“The outcome was amazing, one unavailable even under identical circumstances in probably 98 percent of federal courtrooms around the country. Separate and apart from the outcome, though, I am supremely impressed by your efforts on your client’s behalf. Your comments in support of the requested sentence were perfect in tone and, having now reviewed the extensive sentencing memorandum you filed, your work in that regard was exemplary as well. Your client was certainly fortunate to have you as his attorney.” (Local federal court attorney present at a sentencing)

“I can’t thank you enough, not only for all of the tireless work that you and your staff put into my case, but for telling me what I needed to hear, at a time when I absolutely had to hear it. I consider myself blessed for everything turning out the way it did, especially since I blindly picked you out of a phone book! You helped me, my family and friends in many more ways than the money ever could.” (Child pornography client)

“I think you will find that in any circles where Kathy’s name is raised, people will always respond positively and identify her as an extremely hardworking, knowledgeable and ethical lawyer who is timely and effective with any endeavor she takes on. These circles would include colleagues, friends, prosecutors, judges, professors and others who have crossed paths with Kathy. They would also include the many lawyers like me who have referred numerous cases to Kathy, invariably with positive feedback from the clients regarding her knowledge of their case, empathy, professionalism and fair-mindedness in addressing their concerns.” (Fellow attorney)

“Thank you for giving [our son] back to us. Wonderful work!” (Family of client accused of armed robbery after charges were dismissed)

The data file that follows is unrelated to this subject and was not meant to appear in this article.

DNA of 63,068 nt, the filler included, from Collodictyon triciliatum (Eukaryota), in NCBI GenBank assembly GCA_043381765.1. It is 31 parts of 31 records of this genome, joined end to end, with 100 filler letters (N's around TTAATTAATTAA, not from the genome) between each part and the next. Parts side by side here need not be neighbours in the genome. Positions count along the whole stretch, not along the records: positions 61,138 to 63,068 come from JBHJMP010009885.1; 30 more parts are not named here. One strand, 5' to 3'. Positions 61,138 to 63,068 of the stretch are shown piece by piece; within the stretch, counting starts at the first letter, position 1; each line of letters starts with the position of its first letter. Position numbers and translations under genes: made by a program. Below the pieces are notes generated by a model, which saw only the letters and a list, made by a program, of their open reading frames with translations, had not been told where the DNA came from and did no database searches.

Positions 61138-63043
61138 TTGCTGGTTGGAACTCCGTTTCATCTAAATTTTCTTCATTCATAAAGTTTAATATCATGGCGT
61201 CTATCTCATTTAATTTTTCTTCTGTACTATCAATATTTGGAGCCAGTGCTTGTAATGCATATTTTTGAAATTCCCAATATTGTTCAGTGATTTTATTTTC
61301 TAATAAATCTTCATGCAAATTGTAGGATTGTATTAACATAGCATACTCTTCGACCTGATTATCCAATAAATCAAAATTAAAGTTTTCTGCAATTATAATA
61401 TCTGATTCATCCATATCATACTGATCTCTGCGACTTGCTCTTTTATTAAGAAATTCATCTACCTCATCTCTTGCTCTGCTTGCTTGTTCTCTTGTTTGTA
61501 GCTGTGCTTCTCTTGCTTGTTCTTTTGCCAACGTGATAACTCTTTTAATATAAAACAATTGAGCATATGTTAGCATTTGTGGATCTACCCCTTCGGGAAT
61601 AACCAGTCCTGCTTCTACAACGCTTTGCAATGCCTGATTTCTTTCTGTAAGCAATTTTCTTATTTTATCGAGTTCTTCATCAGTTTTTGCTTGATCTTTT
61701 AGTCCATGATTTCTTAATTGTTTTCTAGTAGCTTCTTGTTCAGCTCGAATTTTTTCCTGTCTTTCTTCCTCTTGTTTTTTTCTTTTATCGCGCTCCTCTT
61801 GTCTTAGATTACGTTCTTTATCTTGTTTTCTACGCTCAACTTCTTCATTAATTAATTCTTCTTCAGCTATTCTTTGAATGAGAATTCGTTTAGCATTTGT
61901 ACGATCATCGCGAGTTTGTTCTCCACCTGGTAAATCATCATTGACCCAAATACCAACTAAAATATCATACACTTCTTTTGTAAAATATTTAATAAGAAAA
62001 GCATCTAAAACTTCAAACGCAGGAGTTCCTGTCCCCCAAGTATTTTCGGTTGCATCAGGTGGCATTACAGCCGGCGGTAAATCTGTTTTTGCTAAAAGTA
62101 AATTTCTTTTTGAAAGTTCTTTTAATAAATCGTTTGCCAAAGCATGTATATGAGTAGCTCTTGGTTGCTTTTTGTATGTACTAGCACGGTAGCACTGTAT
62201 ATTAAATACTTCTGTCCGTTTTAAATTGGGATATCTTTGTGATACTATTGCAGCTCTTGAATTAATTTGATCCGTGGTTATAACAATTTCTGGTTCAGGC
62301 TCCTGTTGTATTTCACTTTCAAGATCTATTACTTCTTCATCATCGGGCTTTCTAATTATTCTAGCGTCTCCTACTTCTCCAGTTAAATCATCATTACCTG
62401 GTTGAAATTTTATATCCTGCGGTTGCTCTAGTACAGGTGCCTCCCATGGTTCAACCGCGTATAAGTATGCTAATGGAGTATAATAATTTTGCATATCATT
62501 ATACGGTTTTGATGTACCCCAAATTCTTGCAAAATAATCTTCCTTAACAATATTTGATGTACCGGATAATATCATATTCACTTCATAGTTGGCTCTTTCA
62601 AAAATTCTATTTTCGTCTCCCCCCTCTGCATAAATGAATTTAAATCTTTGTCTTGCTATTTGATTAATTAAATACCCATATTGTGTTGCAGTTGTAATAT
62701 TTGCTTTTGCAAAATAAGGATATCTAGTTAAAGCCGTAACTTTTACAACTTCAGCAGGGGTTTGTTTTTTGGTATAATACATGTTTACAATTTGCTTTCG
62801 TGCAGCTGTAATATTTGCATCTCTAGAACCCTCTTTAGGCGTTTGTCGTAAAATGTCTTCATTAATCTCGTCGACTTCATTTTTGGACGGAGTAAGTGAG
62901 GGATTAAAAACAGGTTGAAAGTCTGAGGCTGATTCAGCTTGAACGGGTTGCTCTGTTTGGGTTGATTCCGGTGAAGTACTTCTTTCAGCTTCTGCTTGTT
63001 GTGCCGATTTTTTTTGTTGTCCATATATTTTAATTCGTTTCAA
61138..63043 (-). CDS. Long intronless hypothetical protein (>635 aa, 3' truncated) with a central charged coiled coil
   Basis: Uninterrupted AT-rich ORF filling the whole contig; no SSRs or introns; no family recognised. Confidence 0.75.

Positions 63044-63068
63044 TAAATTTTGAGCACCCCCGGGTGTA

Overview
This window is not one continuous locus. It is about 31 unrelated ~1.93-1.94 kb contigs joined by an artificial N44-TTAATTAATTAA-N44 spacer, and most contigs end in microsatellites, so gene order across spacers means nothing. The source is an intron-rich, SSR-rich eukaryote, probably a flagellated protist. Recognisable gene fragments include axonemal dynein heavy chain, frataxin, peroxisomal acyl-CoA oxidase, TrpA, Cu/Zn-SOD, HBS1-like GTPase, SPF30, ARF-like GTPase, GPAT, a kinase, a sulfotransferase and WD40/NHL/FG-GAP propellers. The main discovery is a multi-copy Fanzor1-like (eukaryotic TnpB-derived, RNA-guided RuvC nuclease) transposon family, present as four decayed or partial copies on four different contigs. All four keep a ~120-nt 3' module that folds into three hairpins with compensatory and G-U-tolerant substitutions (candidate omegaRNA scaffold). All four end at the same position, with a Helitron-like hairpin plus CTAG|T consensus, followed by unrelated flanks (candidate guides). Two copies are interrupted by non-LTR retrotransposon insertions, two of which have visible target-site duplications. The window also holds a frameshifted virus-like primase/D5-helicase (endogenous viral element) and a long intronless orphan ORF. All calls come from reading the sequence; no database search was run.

“Yes, His perfect time and perfect place, you were a part of this plan. I almost didn’t hire you, but I took a step of faith trusting Him and look what happened? Praise God. Our Lord put you in your vocation for a reason, continue to help those He brings your way. May He bless you in ALL you do!” (Client who was wrongfully convicted of sexual assault in a northwestern Wisconsin county. He was released from prison after attorneys got his conviction reversed.)

“I really cannot thank you enough for your past help. You really know your stuff. It is actually funny when I think about my other past attorney’s knowledge and then when I talk with you. It’s like night and day. You’re like a walking book of knowledge with a purpose-driven life. Thanks.” (Brown County client of attorney Buting)

“A year later and I still believe your defense is the single best example of lawyering I have ever seen.” (Television reporter commenting on attorney Buting’s defense of Steven Avery)

“You have a certain brilliance that makes me sure that when you talk, it is good information and I am in good hands. You tell it to me like it is even when the things you say are not always the things that I would like to hear. You keep it REAL!!!” (Brown County client)

“Thank you, thank you, thank you! I feel like this was one of the biggest blessings that happened in my life. I put this along with my children being born healthy and when I survived that horrific shooting. I appreciate everything you have done for me. I couldn’t ask for better lawyers. I want to say thank you to everybody at your firm. I owe you more than the fee you so rightfully deserve. … You gave me back hope. Thank you, man! Out of my 36 years … I have never seen such kindness before. I don’t know what I did to deserve this; I’m very thankful nonetheless. Thank you for giving me hope again. Thank you for your generosity. There are still some really good people around.” (Federal criminal appeal client)

“There is no other attorney I’ve ever even heard of I’d rather have as chief counsel and leader of my defense/appeals than Jerome Buting. You’re the best. Period.” (Dane County client)

“Your advice and counsel were greatly appreciated. We appreciate you taking the time on your Sunday and evenings to help us. We are SO happy about the results! Thanks again.” (Waukesha County client)

“Thank you again … for everything. Five and one-half years of commitment, so many ups and downs and an outcome like that. You did a GREAT job.” (Waukesha County felony drug offense client)